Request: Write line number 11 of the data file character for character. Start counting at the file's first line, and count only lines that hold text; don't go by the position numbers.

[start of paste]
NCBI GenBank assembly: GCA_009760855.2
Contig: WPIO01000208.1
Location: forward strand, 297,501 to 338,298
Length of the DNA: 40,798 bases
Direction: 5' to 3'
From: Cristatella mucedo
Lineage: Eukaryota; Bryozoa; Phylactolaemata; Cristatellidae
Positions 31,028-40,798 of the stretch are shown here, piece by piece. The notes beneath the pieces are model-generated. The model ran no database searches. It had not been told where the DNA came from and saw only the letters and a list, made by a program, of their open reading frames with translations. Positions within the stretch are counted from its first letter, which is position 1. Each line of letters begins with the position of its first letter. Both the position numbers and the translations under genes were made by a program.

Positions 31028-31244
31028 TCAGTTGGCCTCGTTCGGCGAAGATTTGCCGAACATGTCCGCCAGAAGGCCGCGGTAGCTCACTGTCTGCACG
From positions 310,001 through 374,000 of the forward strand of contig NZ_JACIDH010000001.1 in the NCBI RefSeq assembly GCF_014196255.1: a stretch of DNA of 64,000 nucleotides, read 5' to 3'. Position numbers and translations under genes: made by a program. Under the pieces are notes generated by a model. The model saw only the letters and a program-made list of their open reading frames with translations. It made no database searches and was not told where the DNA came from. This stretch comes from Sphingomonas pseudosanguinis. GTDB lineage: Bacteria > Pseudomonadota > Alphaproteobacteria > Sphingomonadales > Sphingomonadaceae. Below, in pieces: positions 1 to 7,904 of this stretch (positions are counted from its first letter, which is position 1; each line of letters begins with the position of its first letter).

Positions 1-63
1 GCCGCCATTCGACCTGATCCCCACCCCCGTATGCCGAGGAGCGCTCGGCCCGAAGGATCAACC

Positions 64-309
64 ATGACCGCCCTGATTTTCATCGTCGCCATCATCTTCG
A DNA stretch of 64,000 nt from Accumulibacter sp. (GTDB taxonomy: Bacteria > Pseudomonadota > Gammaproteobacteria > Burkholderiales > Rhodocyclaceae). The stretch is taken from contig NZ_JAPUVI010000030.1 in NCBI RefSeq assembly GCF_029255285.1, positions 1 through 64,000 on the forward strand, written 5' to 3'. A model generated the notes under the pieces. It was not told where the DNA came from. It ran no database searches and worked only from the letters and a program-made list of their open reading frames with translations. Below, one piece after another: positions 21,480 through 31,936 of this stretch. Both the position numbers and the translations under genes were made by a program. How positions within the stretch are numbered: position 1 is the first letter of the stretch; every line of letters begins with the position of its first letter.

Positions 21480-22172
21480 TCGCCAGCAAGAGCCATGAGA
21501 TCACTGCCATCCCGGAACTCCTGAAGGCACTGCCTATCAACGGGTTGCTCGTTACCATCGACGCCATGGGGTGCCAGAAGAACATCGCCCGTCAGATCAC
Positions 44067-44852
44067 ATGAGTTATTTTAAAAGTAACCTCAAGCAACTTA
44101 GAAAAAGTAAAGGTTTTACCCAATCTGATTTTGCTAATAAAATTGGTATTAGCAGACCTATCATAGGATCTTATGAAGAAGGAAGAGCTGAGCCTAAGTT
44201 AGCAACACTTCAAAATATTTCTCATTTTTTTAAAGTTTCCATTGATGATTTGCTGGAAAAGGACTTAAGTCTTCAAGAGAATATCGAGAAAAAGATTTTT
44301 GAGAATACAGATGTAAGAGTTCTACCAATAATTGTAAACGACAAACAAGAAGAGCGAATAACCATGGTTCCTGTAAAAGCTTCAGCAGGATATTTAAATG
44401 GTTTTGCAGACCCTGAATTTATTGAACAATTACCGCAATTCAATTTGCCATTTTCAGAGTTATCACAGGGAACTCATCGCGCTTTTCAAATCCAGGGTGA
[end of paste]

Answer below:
From positions 310,001 through 374,000 of the forward strand of contig NZ_JACIDH010000001.1 in the NCBI RefSeq assembly GCF_014196255.1: a stretch of DNA of 64,000 nucleotides, read 5' to 3'. Position numbers and translations under genes: made by a program. Under the pieces are notes generated by a model. The model saw only the letters and a program-made list of their open reading frames with translations. It made no database searches and was not told where the DNA came from. This stretch comes from Sphingomonas pseudosanguinis. GTDB lineage: Bacteria > Pseudomonadota > Alphaproteobacteria > Sphingomonadales > Sphingomonadaceae. Below, in pieces: positions 1 to 7,904 of this stretch (positions are counted from its first letter, which is position 1; each line of letters begins with the position of its first letter).